Beginning January 1, 2023, that deduction was reduced to 80%. Nevertheless, ‘Transportation Property’ described in the Internal Revenue Code (IRC) §168(k)(2)(B) and ‘Certain Aircraft’ described in IRC §168(k)(2)(C) will have a one-year delay in the phasedown. Thus, such property may still be eligible for 100% bonus depreciation if placed into service in 2023.
This 100% expensing provision is a huge bonus for aircraft owners and operators. After December 31, 2022 the Act decreases the percentage available each year by 20% to depreciate qualified business jets until December 31, 2026.
Table C depicts an example of using the MACRS schedule for a 2022- model HondaJet Elite S in private (Part 91) and charter (Part 135) operations over five- and seven-year periods. The price is as published by B&CA at the time of writing.
Table C HondaJet Elite S Sample MACRS Tax Depreciation Schedule
Table D depicts an example of using the MACRS schedule for a 2022-edition Embraer Phenom 100EV in private (Part 91) and charter (Part 135) operations over five- and seven-year periods. The price is per B&CA.
Table D Embraer Phenom 100EV Sample MACRS Tax Depreciation Schedule
The points in Chart E are centered on the same aircraft. Pricing used in the horizontal axis is as published in B&CA. The productivity index requires further discussion since factors used can be somewhat arbitrary. Productivity can be defined (and it is here) as the multiple of three factors:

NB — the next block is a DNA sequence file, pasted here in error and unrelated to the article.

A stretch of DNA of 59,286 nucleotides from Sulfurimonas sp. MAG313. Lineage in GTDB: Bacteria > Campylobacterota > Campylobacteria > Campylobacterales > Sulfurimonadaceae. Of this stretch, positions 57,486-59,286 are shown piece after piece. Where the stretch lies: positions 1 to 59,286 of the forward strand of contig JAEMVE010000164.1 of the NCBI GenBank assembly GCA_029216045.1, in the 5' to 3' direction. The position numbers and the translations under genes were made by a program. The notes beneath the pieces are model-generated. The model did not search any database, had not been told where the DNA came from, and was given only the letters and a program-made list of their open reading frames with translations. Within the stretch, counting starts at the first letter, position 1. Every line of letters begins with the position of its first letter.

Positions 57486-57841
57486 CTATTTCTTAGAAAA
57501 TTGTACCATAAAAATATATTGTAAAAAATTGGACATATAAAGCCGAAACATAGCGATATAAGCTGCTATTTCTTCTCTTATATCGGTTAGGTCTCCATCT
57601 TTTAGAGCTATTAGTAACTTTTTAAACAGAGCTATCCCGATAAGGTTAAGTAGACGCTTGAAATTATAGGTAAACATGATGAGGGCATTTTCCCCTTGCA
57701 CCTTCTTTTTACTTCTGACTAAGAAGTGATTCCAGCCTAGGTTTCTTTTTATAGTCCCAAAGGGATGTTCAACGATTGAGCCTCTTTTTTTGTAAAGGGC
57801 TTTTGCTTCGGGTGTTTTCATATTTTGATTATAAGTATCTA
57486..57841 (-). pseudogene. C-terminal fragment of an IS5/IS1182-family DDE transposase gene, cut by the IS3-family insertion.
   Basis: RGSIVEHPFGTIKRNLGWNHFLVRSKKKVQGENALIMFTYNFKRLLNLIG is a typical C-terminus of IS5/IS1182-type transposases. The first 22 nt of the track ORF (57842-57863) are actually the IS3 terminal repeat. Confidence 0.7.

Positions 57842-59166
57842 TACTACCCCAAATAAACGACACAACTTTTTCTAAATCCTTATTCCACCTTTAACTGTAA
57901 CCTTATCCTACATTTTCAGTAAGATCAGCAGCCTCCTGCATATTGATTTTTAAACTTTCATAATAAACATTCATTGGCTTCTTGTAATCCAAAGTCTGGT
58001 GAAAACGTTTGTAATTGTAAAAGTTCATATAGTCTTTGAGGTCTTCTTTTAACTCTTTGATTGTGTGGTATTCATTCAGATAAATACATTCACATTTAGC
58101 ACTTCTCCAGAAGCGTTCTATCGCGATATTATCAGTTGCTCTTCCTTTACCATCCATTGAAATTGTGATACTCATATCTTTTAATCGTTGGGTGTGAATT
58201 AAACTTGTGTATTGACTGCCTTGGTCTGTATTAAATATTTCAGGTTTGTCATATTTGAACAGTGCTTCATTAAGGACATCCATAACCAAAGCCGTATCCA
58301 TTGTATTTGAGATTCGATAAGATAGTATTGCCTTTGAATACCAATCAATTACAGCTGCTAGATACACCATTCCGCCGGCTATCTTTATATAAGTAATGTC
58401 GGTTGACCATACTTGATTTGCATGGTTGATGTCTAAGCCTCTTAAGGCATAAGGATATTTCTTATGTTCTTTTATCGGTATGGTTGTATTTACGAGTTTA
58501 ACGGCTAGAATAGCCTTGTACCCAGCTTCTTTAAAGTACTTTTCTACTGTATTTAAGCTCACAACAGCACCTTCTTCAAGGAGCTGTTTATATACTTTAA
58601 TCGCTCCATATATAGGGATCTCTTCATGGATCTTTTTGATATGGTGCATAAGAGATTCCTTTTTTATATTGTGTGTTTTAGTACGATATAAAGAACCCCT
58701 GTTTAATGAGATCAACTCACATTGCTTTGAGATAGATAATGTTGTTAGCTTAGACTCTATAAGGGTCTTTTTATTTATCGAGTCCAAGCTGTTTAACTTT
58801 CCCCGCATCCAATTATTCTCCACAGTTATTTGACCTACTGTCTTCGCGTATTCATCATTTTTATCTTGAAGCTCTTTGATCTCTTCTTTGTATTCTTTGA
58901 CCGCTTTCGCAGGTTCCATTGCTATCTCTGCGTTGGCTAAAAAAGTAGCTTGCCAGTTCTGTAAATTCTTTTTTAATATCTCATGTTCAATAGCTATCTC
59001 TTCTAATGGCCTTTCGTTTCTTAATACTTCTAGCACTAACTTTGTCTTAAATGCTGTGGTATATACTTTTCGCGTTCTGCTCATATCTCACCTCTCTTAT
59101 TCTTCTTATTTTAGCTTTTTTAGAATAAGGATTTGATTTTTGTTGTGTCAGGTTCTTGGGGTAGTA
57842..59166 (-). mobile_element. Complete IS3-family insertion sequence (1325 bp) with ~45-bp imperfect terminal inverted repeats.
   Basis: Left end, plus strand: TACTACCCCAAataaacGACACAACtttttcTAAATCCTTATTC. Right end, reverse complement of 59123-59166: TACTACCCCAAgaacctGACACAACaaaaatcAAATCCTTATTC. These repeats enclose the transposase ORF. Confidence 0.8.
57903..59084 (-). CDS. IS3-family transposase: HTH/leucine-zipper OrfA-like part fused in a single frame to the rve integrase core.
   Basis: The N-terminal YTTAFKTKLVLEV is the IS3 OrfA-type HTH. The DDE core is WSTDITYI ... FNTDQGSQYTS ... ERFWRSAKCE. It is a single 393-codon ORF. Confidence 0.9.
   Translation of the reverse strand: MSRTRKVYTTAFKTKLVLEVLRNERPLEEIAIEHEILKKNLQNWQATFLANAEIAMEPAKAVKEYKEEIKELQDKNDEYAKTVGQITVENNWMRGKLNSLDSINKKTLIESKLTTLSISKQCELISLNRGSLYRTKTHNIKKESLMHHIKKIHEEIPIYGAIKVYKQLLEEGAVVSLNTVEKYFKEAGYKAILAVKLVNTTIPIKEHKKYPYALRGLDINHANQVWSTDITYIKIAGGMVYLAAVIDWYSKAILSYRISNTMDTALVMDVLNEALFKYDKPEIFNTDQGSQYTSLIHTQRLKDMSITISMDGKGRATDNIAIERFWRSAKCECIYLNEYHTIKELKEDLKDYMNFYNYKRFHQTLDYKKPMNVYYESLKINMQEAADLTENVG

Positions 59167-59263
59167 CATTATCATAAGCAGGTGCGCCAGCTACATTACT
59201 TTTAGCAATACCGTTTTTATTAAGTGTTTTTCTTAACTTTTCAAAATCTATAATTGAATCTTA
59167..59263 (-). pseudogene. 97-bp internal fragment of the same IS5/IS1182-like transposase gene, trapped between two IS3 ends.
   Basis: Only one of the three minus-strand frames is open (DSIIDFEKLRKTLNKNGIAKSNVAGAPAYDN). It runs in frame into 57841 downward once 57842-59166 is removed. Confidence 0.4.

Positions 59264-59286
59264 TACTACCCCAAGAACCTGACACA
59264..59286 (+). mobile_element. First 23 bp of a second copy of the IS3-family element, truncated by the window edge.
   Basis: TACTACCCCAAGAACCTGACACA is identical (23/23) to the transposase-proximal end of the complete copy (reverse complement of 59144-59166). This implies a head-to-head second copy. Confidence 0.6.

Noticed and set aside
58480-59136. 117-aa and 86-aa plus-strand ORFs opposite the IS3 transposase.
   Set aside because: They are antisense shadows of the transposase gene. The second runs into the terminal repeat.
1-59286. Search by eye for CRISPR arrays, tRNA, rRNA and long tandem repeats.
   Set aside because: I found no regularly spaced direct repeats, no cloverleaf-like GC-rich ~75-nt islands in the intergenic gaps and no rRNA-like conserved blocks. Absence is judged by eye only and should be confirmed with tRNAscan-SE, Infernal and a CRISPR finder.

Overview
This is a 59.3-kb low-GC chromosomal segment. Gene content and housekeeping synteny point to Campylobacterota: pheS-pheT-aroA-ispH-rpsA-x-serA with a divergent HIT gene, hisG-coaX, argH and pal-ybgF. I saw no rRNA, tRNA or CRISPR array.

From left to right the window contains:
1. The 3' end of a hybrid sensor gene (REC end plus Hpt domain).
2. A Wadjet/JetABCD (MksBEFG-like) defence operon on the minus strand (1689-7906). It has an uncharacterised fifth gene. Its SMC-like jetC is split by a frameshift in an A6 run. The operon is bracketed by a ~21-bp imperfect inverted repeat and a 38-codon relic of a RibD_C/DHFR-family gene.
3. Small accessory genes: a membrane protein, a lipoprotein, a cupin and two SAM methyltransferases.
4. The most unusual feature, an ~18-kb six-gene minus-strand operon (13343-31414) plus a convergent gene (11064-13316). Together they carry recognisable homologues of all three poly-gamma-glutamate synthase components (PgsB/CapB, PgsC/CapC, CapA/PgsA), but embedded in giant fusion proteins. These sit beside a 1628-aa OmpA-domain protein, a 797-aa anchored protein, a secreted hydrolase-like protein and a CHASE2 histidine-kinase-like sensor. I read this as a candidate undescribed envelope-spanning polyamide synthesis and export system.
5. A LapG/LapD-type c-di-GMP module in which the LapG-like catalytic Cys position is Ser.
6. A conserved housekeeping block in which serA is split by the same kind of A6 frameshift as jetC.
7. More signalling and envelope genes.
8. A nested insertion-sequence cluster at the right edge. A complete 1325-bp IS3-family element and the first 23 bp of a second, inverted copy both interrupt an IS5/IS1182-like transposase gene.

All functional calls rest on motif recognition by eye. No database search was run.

1. Four Passenger Range (nm) with available fuel.
2. The long-range cruise speed flown to achieve that range.
3. The cabin volume available for passengers and amenities.
Others may choose different parameters, but serious business aircraft buyers are usually impressed with price, range, speed, and cabin size.
Chart E HondaJet Elite S vs Embraer Phenom 100EV Productivity Comparison
The HondaJet Elite S Light Jet offers a longer range than the Embraer Phenom 100EV Entry-Level Jet, but the Phenom 100EV covers distance more quickly with a higher long-range cruise speed.
The difference in ‘Available Payload with Maximum Fuel’ is nominal, though the HondaJet Elite S cabin volume is slightly higher. With both aircraft able to seat seven passengers, the HondaJet provides valuable additional space for its cabin occupants.
How valuable that additional comfort and longer range is to a prospective buyer will be put to the test with the higher purchase price of the HondaJet Elite S ($5.750m vs $4.495m for a new 2022 model), and higher variable cost per hour.
These two jets represent the threshold between the Entry Level Jet category and Light Jet category. The key difference appears to be the additional range offered by the Light Jet model. Each model offers different advantages to prospective buyers who should weigh their mission needs and operating budget very carefully.
Within these paragraphs we have touched upon several of the attributes that business jet operators value, although there are other qualities, such as airport performance, terminal area performance and time-to-climb that might factor in a buying decision.
Ultimately, jets in this comparison offer great value in the market today and should continue to do well in the new and pre-owned markets for the foreseeable future.